Commission Backs Plan to Store World’s Nuclear Waste in Australian Outback

A nuclear power plant in Australia—a country that harbors the world’s largest resources of uranium but uses no nuclear power—wouldn’t be economical, but building a nuclear storage and disposal facility in the outback to store the world’s nuclear waste could be highly profitable, a state royal commission has found.

The Labor state government of South Australia—the state that produces two-thirds of Australia’s uranium—in February 2015 tasked a royal commission with figuring out the opportunities and risks represented by the state’s nuclear fuel cycle activities.

While a full report is due in May, in draft findings released this February, the commission starkly advised stakeholders against building a new nuclear plant under the existing electricity market structure, saying “it would not be commercially viable… in the foreseeable future.” However, it said, Australia’s power system will need low-carbon power sources to meet future targets, and that might include nuclear power. “It would be wise to plan now to ensure that nuclear power would be available should it be required.”

In a statement, the Australian Energy Council—a coalition of 22 major electricity and downstream natural gas entities—welcomed that finding. “We currently have an oversupplied electricity market and tough investment conditions that make any new generation investment virtually unbankable,” said the council’s head, Matthew Warren. “But conditions change,” he added. “The electricity industry is already undergoing significant change to reduce emissions while adopting new technologies and maintaining an affordable and reliable supply for consumers.”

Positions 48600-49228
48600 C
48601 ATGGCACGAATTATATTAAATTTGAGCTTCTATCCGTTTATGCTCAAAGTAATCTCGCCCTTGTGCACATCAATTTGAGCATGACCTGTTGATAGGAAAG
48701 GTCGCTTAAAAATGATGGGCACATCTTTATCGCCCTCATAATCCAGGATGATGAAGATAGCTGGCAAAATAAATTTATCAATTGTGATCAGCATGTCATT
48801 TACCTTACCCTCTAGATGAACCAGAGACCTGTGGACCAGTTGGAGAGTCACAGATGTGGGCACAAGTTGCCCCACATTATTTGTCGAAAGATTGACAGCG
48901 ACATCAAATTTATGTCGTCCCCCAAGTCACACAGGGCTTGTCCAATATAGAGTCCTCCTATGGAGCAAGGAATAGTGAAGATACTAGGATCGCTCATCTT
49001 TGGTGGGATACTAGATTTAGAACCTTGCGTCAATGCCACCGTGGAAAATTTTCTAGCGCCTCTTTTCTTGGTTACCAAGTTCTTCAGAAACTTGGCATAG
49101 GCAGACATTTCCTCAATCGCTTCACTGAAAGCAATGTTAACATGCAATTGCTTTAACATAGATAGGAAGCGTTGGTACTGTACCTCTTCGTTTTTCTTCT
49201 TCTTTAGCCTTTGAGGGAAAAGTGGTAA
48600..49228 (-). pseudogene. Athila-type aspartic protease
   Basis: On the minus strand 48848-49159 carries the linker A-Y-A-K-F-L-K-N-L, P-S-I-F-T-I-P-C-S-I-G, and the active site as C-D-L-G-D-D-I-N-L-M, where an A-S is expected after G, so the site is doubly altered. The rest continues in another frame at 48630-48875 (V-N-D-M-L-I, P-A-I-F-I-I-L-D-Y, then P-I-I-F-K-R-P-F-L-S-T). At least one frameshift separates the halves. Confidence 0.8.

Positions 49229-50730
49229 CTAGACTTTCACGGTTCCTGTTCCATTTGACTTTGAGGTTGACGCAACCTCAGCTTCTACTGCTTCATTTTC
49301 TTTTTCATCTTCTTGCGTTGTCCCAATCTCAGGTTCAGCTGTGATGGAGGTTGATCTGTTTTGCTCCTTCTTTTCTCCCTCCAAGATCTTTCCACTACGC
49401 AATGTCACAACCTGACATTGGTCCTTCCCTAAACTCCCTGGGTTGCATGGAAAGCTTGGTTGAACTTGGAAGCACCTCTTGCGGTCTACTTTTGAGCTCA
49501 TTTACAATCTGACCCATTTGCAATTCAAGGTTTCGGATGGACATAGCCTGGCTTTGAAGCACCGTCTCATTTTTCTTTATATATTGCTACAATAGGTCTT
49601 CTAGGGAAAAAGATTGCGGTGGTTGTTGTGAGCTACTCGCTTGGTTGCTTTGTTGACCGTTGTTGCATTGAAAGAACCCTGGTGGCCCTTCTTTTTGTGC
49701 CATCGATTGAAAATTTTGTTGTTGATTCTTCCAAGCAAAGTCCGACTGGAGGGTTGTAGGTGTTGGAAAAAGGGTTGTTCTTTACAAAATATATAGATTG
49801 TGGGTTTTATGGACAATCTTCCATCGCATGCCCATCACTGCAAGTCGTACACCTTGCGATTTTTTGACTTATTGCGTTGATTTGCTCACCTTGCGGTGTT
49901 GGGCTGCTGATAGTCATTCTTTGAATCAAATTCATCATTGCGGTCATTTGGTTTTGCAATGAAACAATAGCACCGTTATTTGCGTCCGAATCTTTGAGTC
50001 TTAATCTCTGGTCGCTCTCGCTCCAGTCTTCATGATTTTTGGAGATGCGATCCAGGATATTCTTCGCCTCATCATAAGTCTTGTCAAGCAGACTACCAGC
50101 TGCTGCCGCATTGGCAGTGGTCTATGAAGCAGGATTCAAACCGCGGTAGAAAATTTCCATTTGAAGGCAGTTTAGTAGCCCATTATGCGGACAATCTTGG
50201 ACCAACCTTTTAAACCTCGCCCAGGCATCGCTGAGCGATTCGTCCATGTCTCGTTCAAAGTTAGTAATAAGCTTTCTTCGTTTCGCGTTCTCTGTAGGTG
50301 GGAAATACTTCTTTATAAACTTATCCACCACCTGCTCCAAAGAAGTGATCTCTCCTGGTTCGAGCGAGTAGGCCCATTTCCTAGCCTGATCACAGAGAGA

On the other hand, building an integrated storage and disposal facility to store international used high-level waste and intermediate-level waste would certainly be commercially viable, the commission found. The storage component, which could be operational by the late 2020s, could generate total revenue of more than A$257 billion, with total costs of A$145 billion over 120 years, it said, calling for the establishment of a “state wealth fund” to collect and equitably share profits. The commission made its assessment based on a conservative baseline price for permanent disposal of A$1.75 million per metric ton of heavy metal for used fuel and A$40,000 per cubic meter for intermediate-level waste.

But the commission also noted that while the storage and disposal of international used fuel in a South Australian location would be technically feasible, investigation would be needed to identify prospective sites. The prospect would also need sophisticated planning and “consent-based decision-making,” it said.

Sonal Patel, associate editor